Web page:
You too might encounter one, get prepared to recognize it!
It is not a widely known fact that the Red Sea is inhabited by the gentle giants of the sea, the whales. Three different species are known to dwell in its waters: the Humpback whale (Megaptera novaeangliae), the Minke whale (Balaenoptera acutorostrata) and the Bryde’s whale (Balaenoptera edeni). Among these species however, only the Bryde’s Whale is considered common in the Red Sea, being regularly encountered in in the southern Egyptian Red Sea and off the Saudi coast, in particular in the nutrient-rich waters of the south.
This species is the least well-known of the large baleen whales worldwide thus every little piece of info is precious. In July the HEPCA Cetacean Research Unit were lucky enough to make two different sightings of this species. On the 10th of July at least one adult individual (although most probably another 2 or 3 whales were roaming around) was spotted about 20 km off Shalatin. The whale was coming out of the water almost vertically, allowing the researchers to take a clear and valuable shot of the whale’s head, which is the most distinctive external characteristic. The presence of three prominent ridges on the rostrum, running from just behind the tip of the snout to anterior of the blowholes, is what distinguishes the Bryde’s whales from other whales. Bryde’s whales feed mainly on pelagic schooling fish such as pilchard, anchovy, sardine, mackerel and herring as well as small crustaceans. They surface vertically with mouth agape taking a large mouthful of food and water, expanding their throat and dislocating the lower jaw from the upper jaw. The tongue then pushes the water out through gaps between the baleen plates trapping their prey on the inside fringed edge of the baleens. It is not clear in this case, if the whale was feeding as the mouth was closed when surfacing.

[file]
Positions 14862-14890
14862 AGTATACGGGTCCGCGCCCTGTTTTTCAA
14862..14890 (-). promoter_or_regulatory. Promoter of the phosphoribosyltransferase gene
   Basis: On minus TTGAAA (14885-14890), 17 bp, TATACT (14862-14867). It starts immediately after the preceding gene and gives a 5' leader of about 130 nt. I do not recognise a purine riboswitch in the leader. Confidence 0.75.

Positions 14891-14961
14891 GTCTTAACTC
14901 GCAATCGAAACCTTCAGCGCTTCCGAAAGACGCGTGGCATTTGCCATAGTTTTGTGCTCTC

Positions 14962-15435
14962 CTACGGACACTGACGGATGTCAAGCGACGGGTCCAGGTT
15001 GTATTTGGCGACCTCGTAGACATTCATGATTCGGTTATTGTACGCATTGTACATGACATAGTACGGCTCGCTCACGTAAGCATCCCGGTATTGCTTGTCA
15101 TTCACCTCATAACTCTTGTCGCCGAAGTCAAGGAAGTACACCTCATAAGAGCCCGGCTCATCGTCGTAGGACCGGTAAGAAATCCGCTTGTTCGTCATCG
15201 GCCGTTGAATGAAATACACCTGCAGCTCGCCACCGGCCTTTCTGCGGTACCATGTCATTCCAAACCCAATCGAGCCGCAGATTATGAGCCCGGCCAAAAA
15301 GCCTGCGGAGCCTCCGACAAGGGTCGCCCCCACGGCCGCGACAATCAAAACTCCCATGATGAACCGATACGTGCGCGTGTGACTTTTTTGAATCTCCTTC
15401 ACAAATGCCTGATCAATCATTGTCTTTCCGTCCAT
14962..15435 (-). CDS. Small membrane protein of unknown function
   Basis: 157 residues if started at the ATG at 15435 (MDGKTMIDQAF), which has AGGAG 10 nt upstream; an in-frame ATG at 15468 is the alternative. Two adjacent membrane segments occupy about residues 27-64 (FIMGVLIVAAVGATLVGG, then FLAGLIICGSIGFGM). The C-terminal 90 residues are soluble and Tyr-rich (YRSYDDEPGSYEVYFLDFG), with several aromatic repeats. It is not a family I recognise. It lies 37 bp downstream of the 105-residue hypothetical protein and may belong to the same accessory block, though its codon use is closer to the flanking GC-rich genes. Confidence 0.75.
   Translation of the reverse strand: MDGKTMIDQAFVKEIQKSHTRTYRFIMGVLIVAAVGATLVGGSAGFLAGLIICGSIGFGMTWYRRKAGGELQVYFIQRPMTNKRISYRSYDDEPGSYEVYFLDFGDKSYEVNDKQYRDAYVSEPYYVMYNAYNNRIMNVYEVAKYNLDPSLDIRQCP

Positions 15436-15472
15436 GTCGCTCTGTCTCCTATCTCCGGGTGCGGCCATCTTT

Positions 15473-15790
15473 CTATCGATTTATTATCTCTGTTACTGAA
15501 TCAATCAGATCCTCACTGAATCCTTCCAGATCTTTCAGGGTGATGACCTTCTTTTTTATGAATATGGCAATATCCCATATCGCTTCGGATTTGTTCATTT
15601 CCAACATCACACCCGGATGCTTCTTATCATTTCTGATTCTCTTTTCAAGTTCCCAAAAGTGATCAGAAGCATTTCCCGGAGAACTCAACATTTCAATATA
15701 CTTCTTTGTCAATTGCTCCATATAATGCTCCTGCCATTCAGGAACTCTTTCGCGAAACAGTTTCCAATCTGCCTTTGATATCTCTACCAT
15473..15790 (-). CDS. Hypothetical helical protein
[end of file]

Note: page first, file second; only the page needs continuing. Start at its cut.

Six days later the same individual (photo-identified) was sighted again, travelling close to Abu Fandira, an offshore reef South of Shalatin, 25km away from the closest point ashore. The locations of the two sightings are almost 70km apart, an easy distance for this species to cover - it is considered the fastest and most agile among its family (Balaenopteridae). It is generally believed that they swim around 2-7 km/h, but can reach 20–25 km/h. Adults can grow to up to 15m in length and their blow can reach 4m in height although sometimes they blow or exhale while under water, making them difficult to spot. They regularly dive for about 5–15 minutes (maximum of 20 minutes) after 4–7 blows and achieve depths of up to 300 m. When diving, these whales seldom display their flukes.
If you are lucky enough to encounter one of these marvellous creatures, please share the sighting with us, it will help us better understanding the seasonal movements of these animals and will contribute to their conservation. Photographs are always valuable too, it may even lead to a positive identification of an individual animal. It is important to always remember to approach the animals slowly, keeping a clearance distance of at least 50 meters and let them decide if and how to interact with your boat. Rapid, unheeding approach will almost certainly signal the end of the encounter.
For more information or to report sightings please contact our Cetacean Research Unit on email@example.com